Entrances to Belağası Underground City and structures aboveground nearby.

Entrances to Belağası Underground City and structures aboveground nearby. (NTV)

The discovery of Belağası Underground City was not completely unexpected. As the Obruk Cave Research staff told AGOS in a 2016 interview

“In Kayseri, there is abundance of underground cities. Each time we are in Kayseri, we explore at least 5 underground cities. We worked in 30 underground cities in Kayseri so far. There are more than 50 caves that we will work in.”

Another expansive underground city was found in Kayseri in 2014. April Holloway reported that the subterranean city of at least 4,000 square meters (43055.64 sq. ft.) was found by a home owner performing restoration work on his house in the Melikgazi district of Kayseri. More than a hundred truck-loads of soil were removed from the underground structure, revealing multiple rooms, including an iron workshop and a loft, across several levels.

But the most famous examples of underground cities in Turkey are undoubtedly the Cappadocian sites of Kaymaklı and Derinkuyu. Caleb Strom has provided a concise explanation of Derinkuyu:

“The first levels of Derinkuyu were built possibly around 1200 BC during an uncertain time of conflict and invasion. The people delved into the volcanic rock to make a sanctuary to keep themselves safe. The earliest inhabitants may have been Hittites escaping invaders during the waning days of the declining Hittite Empire. Later it was occupied by Christians during the Byzantine Era, possibly to escape invading Muslim armies. By the time it was abandoned, it was an 18-story complex capable of holding 20,000 people. There were ventilation shafts, granaries, chapels, chimneys, winepresses, and many of the features of an ancient city. Despite its grandeur, after it was abandoned, it was forgotten and not rediscovered until the 1960s.”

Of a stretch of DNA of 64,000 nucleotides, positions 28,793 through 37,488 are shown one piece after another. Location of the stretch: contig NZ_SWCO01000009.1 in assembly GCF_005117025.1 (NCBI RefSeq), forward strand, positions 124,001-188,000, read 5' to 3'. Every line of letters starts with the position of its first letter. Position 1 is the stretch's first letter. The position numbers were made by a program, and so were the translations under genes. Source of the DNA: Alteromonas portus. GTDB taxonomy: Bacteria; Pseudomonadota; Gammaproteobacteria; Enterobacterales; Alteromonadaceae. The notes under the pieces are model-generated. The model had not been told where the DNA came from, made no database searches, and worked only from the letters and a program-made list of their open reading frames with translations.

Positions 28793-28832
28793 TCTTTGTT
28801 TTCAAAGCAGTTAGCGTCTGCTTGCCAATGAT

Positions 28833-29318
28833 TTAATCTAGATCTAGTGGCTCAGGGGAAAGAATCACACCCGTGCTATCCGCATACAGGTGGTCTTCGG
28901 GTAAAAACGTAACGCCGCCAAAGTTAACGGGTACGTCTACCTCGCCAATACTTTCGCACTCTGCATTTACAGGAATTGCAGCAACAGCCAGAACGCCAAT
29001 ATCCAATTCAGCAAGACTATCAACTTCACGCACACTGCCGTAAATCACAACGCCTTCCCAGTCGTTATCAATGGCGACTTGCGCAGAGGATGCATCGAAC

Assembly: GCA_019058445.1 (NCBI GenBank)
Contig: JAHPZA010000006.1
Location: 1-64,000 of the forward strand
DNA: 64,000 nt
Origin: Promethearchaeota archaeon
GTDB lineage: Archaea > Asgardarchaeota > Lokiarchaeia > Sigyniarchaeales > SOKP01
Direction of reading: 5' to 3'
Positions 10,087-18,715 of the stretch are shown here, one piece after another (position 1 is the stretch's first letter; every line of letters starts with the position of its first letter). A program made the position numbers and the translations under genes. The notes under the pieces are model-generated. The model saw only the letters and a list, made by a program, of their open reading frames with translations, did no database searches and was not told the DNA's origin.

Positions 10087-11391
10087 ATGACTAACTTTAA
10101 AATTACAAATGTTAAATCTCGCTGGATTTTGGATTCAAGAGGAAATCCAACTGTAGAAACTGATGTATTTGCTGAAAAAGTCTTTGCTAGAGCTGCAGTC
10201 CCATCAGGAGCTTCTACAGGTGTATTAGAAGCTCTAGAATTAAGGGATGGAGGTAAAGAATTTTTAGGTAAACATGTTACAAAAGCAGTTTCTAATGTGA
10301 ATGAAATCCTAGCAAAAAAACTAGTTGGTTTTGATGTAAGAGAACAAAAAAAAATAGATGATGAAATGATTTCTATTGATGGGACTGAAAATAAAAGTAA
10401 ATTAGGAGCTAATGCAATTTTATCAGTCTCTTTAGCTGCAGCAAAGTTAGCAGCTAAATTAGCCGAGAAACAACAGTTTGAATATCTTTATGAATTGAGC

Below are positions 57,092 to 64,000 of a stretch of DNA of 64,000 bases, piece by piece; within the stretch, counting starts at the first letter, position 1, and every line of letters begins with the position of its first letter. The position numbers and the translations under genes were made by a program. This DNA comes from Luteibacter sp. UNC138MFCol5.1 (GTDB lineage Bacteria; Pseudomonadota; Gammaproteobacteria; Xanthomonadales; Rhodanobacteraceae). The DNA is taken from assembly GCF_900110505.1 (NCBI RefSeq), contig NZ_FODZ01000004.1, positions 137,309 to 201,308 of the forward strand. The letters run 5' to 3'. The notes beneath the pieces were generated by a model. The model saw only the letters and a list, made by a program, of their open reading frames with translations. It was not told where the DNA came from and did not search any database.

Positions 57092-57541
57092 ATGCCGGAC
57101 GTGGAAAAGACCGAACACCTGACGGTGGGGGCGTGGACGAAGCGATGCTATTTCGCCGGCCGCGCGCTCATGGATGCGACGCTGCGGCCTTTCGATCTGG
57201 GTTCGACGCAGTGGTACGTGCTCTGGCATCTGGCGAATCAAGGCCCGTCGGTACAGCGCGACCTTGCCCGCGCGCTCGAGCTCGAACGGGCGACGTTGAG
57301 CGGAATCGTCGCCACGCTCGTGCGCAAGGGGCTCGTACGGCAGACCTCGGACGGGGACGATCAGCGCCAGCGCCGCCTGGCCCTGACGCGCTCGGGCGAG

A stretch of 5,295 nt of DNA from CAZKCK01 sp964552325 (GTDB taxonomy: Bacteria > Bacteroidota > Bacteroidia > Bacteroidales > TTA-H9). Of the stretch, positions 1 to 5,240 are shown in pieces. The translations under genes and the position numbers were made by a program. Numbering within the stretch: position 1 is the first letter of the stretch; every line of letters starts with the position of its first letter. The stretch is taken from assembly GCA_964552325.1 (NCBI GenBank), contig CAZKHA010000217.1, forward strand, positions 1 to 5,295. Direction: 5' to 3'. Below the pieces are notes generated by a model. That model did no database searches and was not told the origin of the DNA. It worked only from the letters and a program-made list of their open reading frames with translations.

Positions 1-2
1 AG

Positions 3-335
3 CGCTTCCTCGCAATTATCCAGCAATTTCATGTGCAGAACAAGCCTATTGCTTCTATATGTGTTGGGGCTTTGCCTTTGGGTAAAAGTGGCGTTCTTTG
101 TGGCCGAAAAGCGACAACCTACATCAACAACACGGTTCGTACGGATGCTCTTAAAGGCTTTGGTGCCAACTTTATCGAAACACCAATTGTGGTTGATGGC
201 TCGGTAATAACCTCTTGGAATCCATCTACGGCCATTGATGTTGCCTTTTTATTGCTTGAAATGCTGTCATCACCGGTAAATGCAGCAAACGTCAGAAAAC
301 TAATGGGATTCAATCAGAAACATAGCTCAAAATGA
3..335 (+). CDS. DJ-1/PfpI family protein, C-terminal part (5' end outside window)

An artistic reconstruction of the underground city of Derinkuyu.

An artistic reconstruction of the underground city of Derinkuyu. (CC BY SA 4.0)

Like it’s more well-known counterparts, it is expected that Belağası Underground City will be open for tourism.

Top Image: A chamber in Belağası Underground City in Gesi district, Kayseri Province, Turkey. Source: NTV

By Alicia McDermott



I think this type of structure was built as protection from plasma discharge when celestial bodies were being thrust about and rearranged by the cyclical events we experience over the great year (26,000 years). To build underground cities as a fortress from "man" would just be signing your death warrant. But it would be ideal to escape plasma arcs scorching the earth and penetrating ones skull and frying its electrical circuit.

Alicia McDermott's picture


Alicia McDermott holds degrees in Anthropology, Psychology, and International Development Studies and has worked in various fields such as education, anthropology, and tourism. She is the Chief Editor of Ancient Origins Magazine. Traveling throughout Bolivia, Peru, Colombia, and Ecuador, Alicia... Read More